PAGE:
stranger = someone you don’t know
foreigner = someone from another country, whether you know him or not.
in Croatia we are usually “strangers“.
Instead of “foreigner” the dictionary translation for a person who comes from abroad could translate as “stranger“. This is not just common in the Croatian language, but the same is true in Spanish or Italian. You need to know the subtle difference in order to use the correct word in the English language.
Quite a few Croatians refer to foreigners as “strangers” and sometimes, we find ourselves using this word in conversation too, as it is easier to explain to Croatians what we mean.
I guess some habits of tourists and people visiting Croatia can also seem strange or unusual to the locals, so they probably think “strange people those English“… so foreigner and stranger sometimes overlap.
In our experience we are seen as “strangers” on a number of instances, for example:
-drinking tea. We’ve been told that Croatians only drink tea “when they are sick in bed with fever“, Croatians love their coffee (or beer or rakjia) and tea is for English people, and we’ve even been told “we’ve seen English people drink tea by the pool in August when temperatures can reach 40 C“. Strangers… Engleski!…
-blacks and Asians – most Croatians are white. You don’t see many non-white people on the Dalmatian coast, and as Mr C is black, when we first went to Croatia one of the first people we became friends with, was concerned about how her 6-year-old son would react when introduced to a black man for the first time. This little boy called Karlo had obviously seen black people in the movies on TV, but never in person. But you know what kids are like, he took it all in his stride and didn’t notice the different skin colour of the people in front of him, in fact the only comment he made was that he liked the colour I’d painted my toe-nails.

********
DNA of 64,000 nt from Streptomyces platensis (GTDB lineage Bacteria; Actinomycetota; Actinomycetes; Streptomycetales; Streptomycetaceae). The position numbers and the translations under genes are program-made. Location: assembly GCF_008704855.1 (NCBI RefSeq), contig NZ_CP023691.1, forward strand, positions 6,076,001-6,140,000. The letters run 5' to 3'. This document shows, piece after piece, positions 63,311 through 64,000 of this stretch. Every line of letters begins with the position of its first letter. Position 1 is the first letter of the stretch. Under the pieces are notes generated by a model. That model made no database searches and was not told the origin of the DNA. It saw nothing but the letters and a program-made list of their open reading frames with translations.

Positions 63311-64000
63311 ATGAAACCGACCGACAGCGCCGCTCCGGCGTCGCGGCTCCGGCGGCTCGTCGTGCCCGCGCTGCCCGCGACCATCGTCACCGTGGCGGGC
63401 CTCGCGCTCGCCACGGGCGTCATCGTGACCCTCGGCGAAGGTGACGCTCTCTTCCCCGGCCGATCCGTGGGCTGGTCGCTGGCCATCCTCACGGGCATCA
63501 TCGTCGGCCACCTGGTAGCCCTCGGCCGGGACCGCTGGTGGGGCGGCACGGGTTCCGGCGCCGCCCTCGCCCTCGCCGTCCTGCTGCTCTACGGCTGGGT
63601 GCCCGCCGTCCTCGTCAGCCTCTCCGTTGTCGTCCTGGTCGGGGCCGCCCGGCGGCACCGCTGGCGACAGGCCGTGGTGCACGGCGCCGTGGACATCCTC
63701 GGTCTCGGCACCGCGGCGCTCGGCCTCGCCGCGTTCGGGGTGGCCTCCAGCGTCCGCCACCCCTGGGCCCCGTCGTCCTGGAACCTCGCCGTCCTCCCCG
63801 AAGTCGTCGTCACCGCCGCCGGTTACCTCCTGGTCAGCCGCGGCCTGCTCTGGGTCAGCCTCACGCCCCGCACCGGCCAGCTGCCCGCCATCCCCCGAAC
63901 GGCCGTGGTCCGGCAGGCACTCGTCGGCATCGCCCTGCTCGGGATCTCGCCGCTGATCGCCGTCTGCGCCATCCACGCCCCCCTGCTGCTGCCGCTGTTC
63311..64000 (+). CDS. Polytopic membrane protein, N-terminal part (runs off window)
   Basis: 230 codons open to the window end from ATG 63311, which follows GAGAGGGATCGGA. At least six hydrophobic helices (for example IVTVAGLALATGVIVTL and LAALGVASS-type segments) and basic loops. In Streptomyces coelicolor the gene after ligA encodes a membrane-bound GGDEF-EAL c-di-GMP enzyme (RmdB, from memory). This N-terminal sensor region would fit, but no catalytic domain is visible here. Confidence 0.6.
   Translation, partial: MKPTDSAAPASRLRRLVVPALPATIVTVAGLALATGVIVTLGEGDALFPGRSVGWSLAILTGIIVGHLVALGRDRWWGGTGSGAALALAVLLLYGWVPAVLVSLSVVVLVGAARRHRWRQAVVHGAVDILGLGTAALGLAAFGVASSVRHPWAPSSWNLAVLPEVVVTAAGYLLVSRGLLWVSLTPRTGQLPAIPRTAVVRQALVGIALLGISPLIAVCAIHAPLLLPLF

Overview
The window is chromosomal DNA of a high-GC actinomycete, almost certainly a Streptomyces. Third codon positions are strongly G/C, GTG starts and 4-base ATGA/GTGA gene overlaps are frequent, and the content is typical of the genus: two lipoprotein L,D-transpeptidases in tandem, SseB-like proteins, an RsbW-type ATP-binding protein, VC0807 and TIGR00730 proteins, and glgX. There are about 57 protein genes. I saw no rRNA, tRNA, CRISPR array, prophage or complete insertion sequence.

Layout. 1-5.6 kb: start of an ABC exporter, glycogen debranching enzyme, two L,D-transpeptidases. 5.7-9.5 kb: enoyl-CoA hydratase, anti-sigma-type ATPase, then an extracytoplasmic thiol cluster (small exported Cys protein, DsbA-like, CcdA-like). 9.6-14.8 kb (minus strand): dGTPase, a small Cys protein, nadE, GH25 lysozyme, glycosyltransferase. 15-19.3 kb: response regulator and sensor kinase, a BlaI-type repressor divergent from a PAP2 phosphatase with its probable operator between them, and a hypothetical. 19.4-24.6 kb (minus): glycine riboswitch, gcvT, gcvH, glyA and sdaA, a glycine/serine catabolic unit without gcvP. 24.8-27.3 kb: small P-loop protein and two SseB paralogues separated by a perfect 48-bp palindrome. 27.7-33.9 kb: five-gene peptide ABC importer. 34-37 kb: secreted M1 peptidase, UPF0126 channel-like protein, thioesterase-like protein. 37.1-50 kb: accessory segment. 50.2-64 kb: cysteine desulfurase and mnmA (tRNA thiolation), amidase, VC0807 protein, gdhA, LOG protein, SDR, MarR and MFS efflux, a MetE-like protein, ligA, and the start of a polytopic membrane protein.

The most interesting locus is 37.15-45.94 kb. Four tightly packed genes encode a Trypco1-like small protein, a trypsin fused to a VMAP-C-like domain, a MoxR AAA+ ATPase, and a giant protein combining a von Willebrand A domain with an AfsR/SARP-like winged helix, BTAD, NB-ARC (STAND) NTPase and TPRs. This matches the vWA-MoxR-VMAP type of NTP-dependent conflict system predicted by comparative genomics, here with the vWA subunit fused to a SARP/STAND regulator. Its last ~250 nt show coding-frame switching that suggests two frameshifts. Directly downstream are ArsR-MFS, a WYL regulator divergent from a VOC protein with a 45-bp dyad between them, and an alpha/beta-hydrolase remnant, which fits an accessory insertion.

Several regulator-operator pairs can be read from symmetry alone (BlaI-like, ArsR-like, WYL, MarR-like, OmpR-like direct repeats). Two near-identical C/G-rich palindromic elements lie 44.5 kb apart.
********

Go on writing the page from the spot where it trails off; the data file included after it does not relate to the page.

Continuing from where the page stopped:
In our neighbourhood people know that the “black Englishman” lives in the house with the red shutters (see below about our shutters). But when we walk around in other villages or in town, some local people do stare at Mr C, as he is “a stranger”..
-red shutters. Oh yes I’ve mentioned these before. A house with red shutters? NOT DALMATIAN!! we are told…. Dalmatian houses have green or brown shutters, what are we thinking having RED shutters? what is the world coming to??!! Strangers….
-sitting in the sun. Foreigners do this a lot. Well if you come from a Northern country like the UK or Germany or even cold Russia (it’s -37 °C in Mariinsk today!), when you get to a Mediterranean beach, you want to make the most of the sunshine so you sit in the sun. We’ve been told by some locals that we should plant more trees and have more shaded areas in our garden, as our terrace is too big and exposed to the sun. “Strangers”…..
-butter on bread – ah yes, try asking for butter in a restaurant. They give you a “stranger” look. Why you want butter?… we use a knife to mimic spreading “virtual butter” on our bread, one day the waitress went back to the kitchen and brought back to the table a whole 250gr packet of butter, on a plate.
Well we did ask for butter, didn’t we? …
Have you been called “stranger” meaning “foreigner“? which country was that?
and do you have certain habits that other people find “strange” or “foreign” for the country you live in or your are travelling in at the moment?
thank you today to Jersey Josheii for recommending Our Adventure in Croatia for a Very Inspiring Blogger Award.
From a stranger in Croatia to a stranger in Japan… thanks